Dr. Faerber: In the case of a thin lipedema patient , we start with compression therapy. This doesn’t necessarily have to involve flat knit care; if the patient’s leg shape is largely normal , round-knit compression with the requisite stiffness is often sufficient. We now try not to start immediately with an accompanying lymph drainage, which is in fact a questionable choice of treatment for pure lipedema. If compression alone does not provide sufficient relief, we run a short phase of lymph drainage, but only as an introductory rather than a long-term treatment. In general , we also recommend a lot of movement and a diet consisting mainly of basic foods and less rapidly digested carbohydrates. I consider patients whose condition does not improve as a result to be suitable candidates for liposuction. The more pronounced the disproportion, the more suitable will be such a treatment.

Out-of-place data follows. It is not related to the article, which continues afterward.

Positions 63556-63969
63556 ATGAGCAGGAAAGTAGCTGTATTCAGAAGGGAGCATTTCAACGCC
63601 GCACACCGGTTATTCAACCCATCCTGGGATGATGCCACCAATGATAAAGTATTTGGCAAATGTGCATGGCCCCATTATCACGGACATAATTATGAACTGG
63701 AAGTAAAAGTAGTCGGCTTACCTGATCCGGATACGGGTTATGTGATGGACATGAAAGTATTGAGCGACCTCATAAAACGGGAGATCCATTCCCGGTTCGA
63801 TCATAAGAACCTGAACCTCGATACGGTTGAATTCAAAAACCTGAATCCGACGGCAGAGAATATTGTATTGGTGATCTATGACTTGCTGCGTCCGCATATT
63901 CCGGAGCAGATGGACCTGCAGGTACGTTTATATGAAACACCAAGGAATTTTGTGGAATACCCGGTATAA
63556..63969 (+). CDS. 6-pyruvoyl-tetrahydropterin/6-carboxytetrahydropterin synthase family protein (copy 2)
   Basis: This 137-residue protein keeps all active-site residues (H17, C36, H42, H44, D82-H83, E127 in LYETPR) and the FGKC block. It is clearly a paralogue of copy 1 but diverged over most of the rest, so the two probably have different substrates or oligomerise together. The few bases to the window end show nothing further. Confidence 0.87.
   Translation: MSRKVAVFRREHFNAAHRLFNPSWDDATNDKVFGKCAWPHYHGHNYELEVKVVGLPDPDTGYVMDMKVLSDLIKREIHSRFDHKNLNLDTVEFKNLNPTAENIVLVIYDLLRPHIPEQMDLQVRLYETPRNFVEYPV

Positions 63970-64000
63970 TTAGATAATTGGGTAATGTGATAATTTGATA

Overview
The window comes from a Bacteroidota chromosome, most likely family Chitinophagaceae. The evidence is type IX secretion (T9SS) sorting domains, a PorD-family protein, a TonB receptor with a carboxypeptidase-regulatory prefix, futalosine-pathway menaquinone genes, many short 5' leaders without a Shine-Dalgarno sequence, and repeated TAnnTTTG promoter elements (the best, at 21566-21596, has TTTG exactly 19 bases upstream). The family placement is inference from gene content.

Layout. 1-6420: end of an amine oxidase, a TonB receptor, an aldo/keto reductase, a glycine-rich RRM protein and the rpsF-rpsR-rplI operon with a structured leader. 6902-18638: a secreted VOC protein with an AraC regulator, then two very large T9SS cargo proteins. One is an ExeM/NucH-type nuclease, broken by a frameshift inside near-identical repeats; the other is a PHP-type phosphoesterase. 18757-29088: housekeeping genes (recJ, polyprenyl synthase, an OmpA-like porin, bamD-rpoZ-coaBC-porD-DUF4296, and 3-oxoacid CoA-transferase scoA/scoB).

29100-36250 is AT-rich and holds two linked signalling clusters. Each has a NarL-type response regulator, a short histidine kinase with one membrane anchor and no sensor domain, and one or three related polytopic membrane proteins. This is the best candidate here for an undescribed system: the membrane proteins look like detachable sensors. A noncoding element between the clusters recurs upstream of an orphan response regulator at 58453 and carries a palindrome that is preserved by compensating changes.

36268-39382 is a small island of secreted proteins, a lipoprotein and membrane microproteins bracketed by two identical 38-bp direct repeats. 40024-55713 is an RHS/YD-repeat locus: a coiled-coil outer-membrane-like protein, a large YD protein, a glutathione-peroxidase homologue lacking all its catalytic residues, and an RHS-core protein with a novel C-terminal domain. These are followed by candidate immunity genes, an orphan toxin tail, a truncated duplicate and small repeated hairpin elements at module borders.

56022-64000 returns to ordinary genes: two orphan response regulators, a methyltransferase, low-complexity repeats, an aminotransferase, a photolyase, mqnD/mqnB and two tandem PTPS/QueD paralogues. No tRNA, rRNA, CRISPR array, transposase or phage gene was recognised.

“In the case of obese women, we often face a major problem in terms of mixed conditions, such as lipedema with adiposity and a secondary lymphedema caused by the adiposity.”Dr. med. Gabriele Faerber

Secondary stage 2 lymphedema.
Secondary stage 2 lymphedema.